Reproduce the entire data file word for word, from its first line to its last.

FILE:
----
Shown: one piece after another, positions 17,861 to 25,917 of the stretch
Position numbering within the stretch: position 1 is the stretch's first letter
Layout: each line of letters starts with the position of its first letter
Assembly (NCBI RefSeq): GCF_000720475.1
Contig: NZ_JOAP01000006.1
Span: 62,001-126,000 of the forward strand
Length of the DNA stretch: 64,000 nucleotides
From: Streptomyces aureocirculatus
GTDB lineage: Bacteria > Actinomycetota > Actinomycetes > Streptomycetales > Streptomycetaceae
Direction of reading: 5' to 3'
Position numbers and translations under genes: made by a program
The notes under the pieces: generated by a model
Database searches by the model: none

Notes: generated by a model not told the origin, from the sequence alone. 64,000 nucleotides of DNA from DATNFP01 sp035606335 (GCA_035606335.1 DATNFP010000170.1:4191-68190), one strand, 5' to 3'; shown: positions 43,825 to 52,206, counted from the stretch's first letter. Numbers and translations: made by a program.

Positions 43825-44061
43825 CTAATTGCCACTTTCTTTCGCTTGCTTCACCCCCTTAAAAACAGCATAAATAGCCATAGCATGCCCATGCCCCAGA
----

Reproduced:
Shown: one piece after another, positions 17,861 to 25,917 of the stretch
Position numbering within the stretch: position 1 is the stretch's first letter
Layout: each line of letters starts with the position of its first letter
Assembly (NCBI RefSeq): GCF_000720475.1
Contig: NZ_JOAP01000006.1
Span: 62,001-126,000 of the forward strand
Length of the DNA stretch: 64,000 nucleotides
From: Streptomyces aureocirculatus
GTDB lineage: Bacteria > Actinomycetota > Actinomycetes > Streptomycetales > Streptomycetaceae
Direction of reading: 5' to 3'
Position numbers and translations under genes: made by a program
The notes under the pieces: generated by a model
Database searches by the model: none

Notes: generated by a model not told the origin, from the sequence alone. 64,000 nucleotides of DNA from DATNFP01 sp035606335 (GCA_035606335.1 DATNFP010000170.1:4191-68190), one strand, 5' to 3'; shown: positions 43,825 to 52,206, counted from the stretch's first letter. Numbers and translations: made by a program.

Positions 43825-44061
43825 CTAATTGCCACTTTCTTTCGCTTGCTTCACCCCCTTAAAAACAGCATAAATAGCCATAGCATGCCCATGCCCCAGA